Using any reasonably objective criteria, devolution has been a success.

I think back to 1996 at Westminster, before devolution, when we had three bills that pertained directly to Scotland.

We've had over 360 pieces of legislation in Holyrood in the last 25 years. 

Some of that legislation has been groundbreaking.

Forgive me for being modest enough to raise the fact that we have free personal care.

We have free tuition fees. We've had the minimum unit pricing of alcohol, and the ban on smoking in public places.

Now these are all first-class pieces of legislation upon which there was real unity of purpose and a unity of outcome.

In addition, I also noticed recently that over 2,000 petitions have been received by the parliament.

This is a way of Scotland engaging in a more direct way than had been achieved previously.

The most important point about devolution was that it made the most significant dent in the massive centralisation of Westminster that we'd seen over the last 300 years.

So I take the long view and the long view will show Scotland becoming more impressive and making more progress.

However, when we look at the performance of the government and the parliament, I think there are some question marks.

I along with many other people wanted to see a new politics in Scotland. That simply hasn't happened.

The politics are toxic and it’s as tribal at Westminster, if not worse, at times.

I remember when you had political opponents, now you have political enemies.

And all the parties need to take some responsibility for that.

Maybe it was naive to think that a new institution, a new future, new ideas would give us a new politics.

What we've got is a reminder of what's happening elsewhere in Europe and in the US, where this whole question of grudge and grievance, resentment and revenge seems to surface on too many occasions.

Now, for a parliament with a big future and a nation with a big future, that's got to end.

One of the most divisive issues has been the whole question of independence.

Read more: Scottish Parliament 25 years on: opening day remembered

To be fair, the SNP has been electorally successful since 2007. You can't take that away from them.

What has happened is that I feel they've been too busy campaigning on independence and not effectively governing Scotland.

I like to think that politics should be in some respects be a unifying force but Scotland is more politically divided today than it has been in the last 25 years.

Now, I say that with regret because I have no idea what Scotland will be like in 15, 20, 25 years. I have no crystal ball, but this is certainly not a time for independence to be the most important issue in politics and especially for  the SNP.

There are huge public policy areas, including local government, including health, including education, and many more, where quite simply the focus on independence has meant that we've been distracted as a government, as a parliament, as a nation away from what is the most important issue, and that indeed, is building a devolved Scotland.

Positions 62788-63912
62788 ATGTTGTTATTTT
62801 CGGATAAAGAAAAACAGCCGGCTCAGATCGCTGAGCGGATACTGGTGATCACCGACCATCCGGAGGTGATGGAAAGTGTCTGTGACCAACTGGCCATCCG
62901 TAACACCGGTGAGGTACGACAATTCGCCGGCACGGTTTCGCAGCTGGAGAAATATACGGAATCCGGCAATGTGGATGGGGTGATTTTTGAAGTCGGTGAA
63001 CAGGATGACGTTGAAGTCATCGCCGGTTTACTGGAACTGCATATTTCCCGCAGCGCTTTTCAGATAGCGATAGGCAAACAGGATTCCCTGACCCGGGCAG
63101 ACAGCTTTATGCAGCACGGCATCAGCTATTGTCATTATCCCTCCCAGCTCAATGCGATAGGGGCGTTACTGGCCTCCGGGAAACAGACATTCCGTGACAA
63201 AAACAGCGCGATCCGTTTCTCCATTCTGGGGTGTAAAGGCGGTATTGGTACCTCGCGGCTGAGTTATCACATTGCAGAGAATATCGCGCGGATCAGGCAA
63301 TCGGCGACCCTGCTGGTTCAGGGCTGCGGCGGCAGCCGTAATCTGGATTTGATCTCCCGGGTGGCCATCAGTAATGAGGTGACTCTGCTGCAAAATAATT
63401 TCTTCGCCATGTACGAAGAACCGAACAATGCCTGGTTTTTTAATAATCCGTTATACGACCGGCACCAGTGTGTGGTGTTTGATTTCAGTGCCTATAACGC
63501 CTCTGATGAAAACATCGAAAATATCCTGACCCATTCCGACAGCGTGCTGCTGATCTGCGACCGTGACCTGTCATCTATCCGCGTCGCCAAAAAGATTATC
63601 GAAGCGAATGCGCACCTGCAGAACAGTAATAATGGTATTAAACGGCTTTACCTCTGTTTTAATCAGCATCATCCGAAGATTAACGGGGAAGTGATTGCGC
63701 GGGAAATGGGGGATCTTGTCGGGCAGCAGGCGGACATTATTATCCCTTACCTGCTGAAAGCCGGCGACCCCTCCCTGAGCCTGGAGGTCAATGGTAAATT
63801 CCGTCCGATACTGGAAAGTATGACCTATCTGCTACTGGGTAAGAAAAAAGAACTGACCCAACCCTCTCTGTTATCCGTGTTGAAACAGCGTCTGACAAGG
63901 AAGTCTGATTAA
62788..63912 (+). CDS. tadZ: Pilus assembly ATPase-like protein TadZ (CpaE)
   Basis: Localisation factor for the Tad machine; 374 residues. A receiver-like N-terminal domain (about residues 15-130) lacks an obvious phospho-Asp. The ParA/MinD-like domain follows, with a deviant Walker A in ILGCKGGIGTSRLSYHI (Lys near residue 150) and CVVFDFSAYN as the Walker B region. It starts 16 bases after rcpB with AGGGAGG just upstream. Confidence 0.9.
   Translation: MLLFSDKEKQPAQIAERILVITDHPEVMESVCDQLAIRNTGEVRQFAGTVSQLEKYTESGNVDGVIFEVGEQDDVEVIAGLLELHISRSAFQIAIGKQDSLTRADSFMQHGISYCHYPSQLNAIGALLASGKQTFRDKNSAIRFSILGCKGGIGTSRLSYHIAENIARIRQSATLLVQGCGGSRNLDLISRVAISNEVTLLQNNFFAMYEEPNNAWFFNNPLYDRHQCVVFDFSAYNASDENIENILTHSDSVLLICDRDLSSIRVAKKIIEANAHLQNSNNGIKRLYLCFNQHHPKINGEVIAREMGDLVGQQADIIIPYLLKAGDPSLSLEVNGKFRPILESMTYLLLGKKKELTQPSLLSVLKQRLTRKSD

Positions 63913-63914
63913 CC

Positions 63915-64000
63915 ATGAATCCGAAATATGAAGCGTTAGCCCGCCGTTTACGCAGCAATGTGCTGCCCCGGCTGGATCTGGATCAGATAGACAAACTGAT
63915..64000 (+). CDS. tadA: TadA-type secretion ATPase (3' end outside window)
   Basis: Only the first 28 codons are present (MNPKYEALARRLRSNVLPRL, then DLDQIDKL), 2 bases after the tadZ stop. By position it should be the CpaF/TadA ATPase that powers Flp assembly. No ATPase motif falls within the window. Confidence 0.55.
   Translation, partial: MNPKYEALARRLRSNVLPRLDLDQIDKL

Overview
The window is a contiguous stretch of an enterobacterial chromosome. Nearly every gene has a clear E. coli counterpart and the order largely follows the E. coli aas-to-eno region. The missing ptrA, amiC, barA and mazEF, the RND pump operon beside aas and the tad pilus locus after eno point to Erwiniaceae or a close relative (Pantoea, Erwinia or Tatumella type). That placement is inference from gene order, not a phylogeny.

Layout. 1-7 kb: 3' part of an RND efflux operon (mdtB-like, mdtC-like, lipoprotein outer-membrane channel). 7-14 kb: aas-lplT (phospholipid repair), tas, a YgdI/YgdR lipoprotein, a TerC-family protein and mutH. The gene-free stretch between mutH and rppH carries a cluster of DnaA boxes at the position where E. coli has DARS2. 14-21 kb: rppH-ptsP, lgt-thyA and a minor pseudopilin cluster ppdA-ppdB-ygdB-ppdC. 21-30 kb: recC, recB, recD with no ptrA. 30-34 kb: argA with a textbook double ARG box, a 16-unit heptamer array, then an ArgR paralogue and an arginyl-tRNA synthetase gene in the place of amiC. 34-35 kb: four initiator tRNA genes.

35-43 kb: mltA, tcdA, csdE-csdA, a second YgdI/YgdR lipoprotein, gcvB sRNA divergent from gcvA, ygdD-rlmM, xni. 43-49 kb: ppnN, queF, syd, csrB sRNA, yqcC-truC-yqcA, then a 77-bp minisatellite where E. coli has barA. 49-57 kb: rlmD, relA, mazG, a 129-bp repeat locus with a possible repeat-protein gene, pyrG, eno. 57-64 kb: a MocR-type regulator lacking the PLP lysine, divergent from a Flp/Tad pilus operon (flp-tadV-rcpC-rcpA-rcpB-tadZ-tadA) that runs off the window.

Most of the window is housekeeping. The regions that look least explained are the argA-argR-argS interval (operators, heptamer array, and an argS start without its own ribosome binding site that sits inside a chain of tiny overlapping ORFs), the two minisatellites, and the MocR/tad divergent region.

The Herald: First Minister of Scotland Alex Salmond and Prime Minister David Cameron sign a referendum agreement at St Andrew's House in Edinburgh on October 15, 2012 First Minister of Scotland Alex Salmond and Prime Minister David Cameron sign a referendum agreement at St Andrew's House in Edinburgh on October 15, 2012 (Image: PA)

Devolution needs to take another bold step forward. We need to write a new chapter in devolution.

We’ve got to be much more imaginative. We've got to make it exciting. We've got to spell out the meaning.

By nature, I’m an optimist. I'm passionate about Scotland. I'm passionate about the future of politics as well.

But I do think politicians have got to step back and think, ‘what is the purpose behind what we're doing?’

And it seems to me the overwhelming purpose is for the union of the United Kingdom is to be more competent and respectful than it currently is.

In 1603, we had the union of the crowns. In 1707 the union of the parliament. Is it not beyond the ken of politics to have now a union of nations? That's never been the case so far.

And that’s a challenge to Westminster, to see the whole of the United Kingdom through a different lens.

And it's also for the Scottish Parliament to actually move forward, build the nation and carry on the primary purpose which was to bring a legislature back to Scotland and enjoy the benefits.

Read more: Scotland should be proud of 25 years of devolution

If you look at devolution in phases, there was the first phase when Donald and I were involved. There was the second phase with Jack up to 2007. You've got the Alex Salmond years up to 2014.

In 2014, something critical happened. Clearly, the vote in the referendum was too close for some people. And then of course in 2015, the SNP won 56 out of the 59 Scottish seats, a quite unprecedented achievement.

For the last decade intergovernmental relations have deteriorated. Hostility and conflict have emerged.

That’s why I think the Scottish Parliament and the SNP have not served Scotland well and that's why we have some of the issues that John Swinney says he's going to tackle now.

What we've got to do in Scotland is to secure ourselves back to the original ideas of devolution, and look at how an ambitious nation like Scotland can perform more effectively.

And that means addressing some of the substantial policy issues that I think have been neglected.

That's not too much to ask. But the SNP if it's reaching out, will have to have a responsive set of other parties. I would ask them to cooperate and take Scotland forward.

This is a time for reflection. Regardless of what might be the political and constitutional future of Scotland, this is the time for Scotland to be the priority.

Henry McLeish is a former Labour MSP who served as First Minister from 2000 to 2001